The Qualcomm Snapdragon 810 has received a lot of attention recently and unfortunately, not all has been positive. As a recap, the Snapdragon 810 is Qualcomm’s current flagship System-on-Chip. It pairs a quad-core ARM Cortex-A53 processor with a quad-core ARM Cortex-A57 processor in a reasonably conventional layout. The A53 cores may be clocked at up to 1.6 GHz and the ARM Cortex-A57 core can reach up to 2.1 GHz. The 810 includes the Adreno 430 GPU for high-end video performance, too, however the Snapdragon 810’s troubles are not related to performance but instead to the heat output of the processor. When the Snapdragon 810 was not yet in production but instead was being previewed, its performance was measured in Qualcomm’s reference hardware. By reference hardware, this is usually a smartphone or tablet design picked as being comparable to possible models that might contain the new processor. At this time, the Snapdragon 810 was shown to have comparable performance to what we knew about the up-and-coming Samsung Exynos 7420 processor. And given that both processors are essentially made from very similar components (the Exynos 7420 has a quad core Cortex-A53 chip paired up with a quad core Cortex-A57 at similar clock speeds), this was no surprise.
However, production smartphones featuring the Snapdragon 810 are being reported as “overheating,” somewhat sensationally by the source website, which is written very much from a Samsung perspective. Yes; Samsung did not use the Qualcomm Snapdragon 810 processor in the Galaxy S6 but instead opted for an in-house chip, the Exynos 7420. And the key difference between the Snapdragon 810 and the Exynos 7420? That the Qualcomm chip is built on a 20nm die size and the Exynos on a 14nm die size. The smaller the die size, the smaller the chip and the less voltage that must be applied in order to drive the processor. Power consumption (and heat output) is proportional to the square of the voltage applied, which means that a small drop in voltage (such as dropping from 20nm to 14nm die size) can have a disproportionately large impact on power consumption and waste heat).
This means that in the real world, the small, cramped space of a modern smartphone is not the ideal home for the high performance Qualcomm chip. As the processor temperature rises, so the higher powered processor cores are shut down in order to keep the heat output low. This means that when put under sustained load, devices powered by the 810 show reduced performance; they are thermally limited. If a chip is overheating, in other words if the device is uncomfortably hot when used, then this may be adjusted by lowering the thermal limits and so running the processor cooler and slower. We’ve already seen HTC update the One M9’s software with what appears to be a tweak in how the processor handles individual cores and their clock speeds. Sony appear to be working on a similar fix for the Xperia Z3+ and Z4 devices.
Samsung’s Exynos 7420 is as fabulous a processor as the Qualcomm Snapdragon 810, but it happens to be built on a smaller die size and so produces less heat. However, there is a very important consideration when it comes to die sizes: the smaller the die size, the harder the processor is to manufacturer and the more error-prone the process. This results in a lower yield, that is, the higher the proportion of faulty processors following manufacturing. The lower the yield, the more expensive each processor is per unit, as those wasted processors must be paid for. We’ve seen rumors that Samsung’s brand new 14nm manufacturing process has been less than perfect. Perhaps this is why no other manufacturer has (yet) been able to buy the Exynos 7420 System-on-Chip for use in its own handsets – and this is an important point.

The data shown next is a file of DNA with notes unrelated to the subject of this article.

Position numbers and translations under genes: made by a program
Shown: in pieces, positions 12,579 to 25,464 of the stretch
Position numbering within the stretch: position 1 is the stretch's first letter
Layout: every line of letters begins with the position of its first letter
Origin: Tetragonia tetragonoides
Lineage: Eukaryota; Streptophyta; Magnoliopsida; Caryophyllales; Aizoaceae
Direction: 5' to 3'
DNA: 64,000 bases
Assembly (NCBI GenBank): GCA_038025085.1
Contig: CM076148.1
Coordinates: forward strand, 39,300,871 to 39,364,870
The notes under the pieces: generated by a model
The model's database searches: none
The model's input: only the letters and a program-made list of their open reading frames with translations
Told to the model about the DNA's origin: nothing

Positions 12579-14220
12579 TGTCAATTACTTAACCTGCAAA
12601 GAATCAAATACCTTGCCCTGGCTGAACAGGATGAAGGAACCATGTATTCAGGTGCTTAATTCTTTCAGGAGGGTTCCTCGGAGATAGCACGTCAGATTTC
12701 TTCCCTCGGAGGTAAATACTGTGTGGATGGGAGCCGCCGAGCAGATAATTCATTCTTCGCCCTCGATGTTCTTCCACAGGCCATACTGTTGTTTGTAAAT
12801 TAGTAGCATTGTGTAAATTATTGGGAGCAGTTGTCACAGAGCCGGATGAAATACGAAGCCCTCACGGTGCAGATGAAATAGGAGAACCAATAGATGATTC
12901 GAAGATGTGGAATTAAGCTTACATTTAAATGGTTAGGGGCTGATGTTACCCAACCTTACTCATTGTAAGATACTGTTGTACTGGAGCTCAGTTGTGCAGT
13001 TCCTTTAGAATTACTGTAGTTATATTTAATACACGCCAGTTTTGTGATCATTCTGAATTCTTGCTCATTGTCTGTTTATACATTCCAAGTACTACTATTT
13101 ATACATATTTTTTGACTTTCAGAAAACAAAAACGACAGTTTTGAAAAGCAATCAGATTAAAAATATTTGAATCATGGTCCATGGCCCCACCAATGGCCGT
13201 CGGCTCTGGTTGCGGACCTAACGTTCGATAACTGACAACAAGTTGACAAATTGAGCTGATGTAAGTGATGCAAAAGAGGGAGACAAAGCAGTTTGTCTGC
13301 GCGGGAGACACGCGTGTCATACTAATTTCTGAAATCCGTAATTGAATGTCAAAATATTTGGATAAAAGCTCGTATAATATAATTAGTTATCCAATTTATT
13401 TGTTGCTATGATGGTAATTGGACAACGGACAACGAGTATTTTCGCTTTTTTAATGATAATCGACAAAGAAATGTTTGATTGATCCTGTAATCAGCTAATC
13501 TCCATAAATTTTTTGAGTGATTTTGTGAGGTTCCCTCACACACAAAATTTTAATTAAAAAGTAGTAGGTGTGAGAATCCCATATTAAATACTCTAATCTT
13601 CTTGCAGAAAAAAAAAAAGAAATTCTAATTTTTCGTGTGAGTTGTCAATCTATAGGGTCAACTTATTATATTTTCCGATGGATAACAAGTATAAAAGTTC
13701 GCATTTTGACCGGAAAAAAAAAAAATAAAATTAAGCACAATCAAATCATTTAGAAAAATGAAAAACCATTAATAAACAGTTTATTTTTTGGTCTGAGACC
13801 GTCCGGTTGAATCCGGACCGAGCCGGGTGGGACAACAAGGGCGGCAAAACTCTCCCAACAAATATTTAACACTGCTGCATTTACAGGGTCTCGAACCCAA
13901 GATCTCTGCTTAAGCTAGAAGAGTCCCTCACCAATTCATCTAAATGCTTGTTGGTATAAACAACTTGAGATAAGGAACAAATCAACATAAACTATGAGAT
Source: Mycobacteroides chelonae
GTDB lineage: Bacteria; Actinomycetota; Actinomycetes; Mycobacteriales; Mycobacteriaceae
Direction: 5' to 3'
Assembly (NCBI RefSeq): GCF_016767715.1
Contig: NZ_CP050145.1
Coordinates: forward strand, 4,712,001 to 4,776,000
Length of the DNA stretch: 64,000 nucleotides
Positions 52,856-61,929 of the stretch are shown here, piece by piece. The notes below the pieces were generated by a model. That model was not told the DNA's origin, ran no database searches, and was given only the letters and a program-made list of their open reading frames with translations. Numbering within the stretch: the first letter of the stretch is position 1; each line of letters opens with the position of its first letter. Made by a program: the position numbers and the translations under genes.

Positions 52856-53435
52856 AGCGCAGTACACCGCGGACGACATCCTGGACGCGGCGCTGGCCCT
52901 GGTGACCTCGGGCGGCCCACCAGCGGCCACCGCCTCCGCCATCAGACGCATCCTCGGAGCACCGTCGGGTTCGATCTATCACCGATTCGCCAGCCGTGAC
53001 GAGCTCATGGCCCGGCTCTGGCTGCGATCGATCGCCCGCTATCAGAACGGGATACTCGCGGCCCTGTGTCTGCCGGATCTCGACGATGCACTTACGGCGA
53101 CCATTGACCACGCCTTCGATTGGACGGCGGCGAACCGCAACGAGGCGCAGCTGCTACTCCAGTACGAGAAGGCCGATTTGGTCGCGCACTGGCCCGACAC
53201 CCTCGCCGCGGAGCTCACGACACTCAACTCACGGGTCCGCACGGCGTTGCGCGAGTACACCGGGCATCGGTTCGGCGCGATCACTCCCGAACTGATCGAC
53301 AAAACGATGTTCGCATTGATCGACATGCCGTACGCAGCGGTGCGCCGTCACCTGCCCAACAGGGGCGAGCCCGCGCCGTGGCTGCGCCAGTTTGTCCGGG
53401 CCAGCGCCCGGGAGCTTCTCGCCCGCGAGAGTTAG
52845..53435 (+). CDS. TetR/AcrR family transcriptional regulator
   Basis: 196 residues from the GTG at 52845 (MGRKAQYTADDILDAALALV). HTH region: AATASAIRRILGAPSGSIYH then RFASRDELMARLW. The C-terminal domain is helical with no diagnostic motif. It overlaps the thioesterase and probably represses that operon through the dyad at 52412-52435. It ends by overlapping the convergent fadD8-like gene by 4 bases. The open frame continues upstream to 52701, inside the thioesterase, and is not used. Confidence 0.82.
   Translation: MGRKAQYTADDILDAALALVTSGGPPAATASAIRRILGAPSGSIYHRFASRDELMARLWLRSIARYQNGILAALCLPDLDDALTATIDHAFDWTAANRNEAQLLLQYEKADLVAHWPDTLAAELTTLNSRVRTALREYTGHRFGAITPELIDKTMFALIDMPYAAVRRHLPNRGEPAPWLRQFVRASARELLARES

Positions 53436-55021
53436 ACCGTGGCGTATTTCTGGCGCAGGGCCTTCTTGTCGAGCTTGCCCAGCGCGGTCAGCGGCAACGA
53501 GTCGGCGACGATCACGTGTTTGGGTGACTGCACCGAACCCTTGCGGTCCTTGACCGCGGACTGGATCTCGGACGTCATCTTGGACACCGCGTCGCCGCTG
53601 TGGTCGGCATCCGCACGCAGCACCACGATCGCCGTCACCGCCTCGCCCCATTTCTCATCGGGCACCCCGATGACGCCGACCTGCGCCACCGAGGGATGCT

Unfortunately, Qualcomm’s public relations department have perhaps let the side down here. We have written about Qualcomm’s announcement claiming that the overheating issues were caused by pre-production SoCs, revision 1 units. The version used in production handsets is revision 2, but we’ve seen a number of devices launching with revision 2.1, which has a number of subtle changes (including the GPU clock speed is raised by 30 MHz to 630 MHz and there have been some memory management improvements). What we are unsure about is how much heat the reference design is able to remove from the processor and what the manufacturers’ component specifications state is the thermal output of the 810. Did Qualcomm underestimate the 810’s TDP (thermal design power)? The TDP shows a smartphone designer the amount of heat the chassis will need to dissipate under normal operations; if the processor produces more heat than the chassis was designed to cope with, then the processor will run hot. If matters are this simple, either Qualcomm underestimated the Snapdragon 810’s TDP or smartphone engineers have provided inadequate cooling for the processor. The Sony Xperia Z4 Tablet, powered by the Snapdragon 810, appears to have less of a cooling issue but then the tablet chassis has more space available for cooling.
However, if Samsung aren’t making their Exynos 7420 processor available to the rest of the market, but the Snapdragon 810 may be tuned through software control, those manufacturers with a smartphone powered by the Qualcomm flagship processor did not have much in the way of a choice. Samsung’s jump to the 14nm die size is going to help sell the Galaxy S6, but until they start selling the 7420’s manufacturing process to other manufacturers, Qualcomm may still have the market sewn up.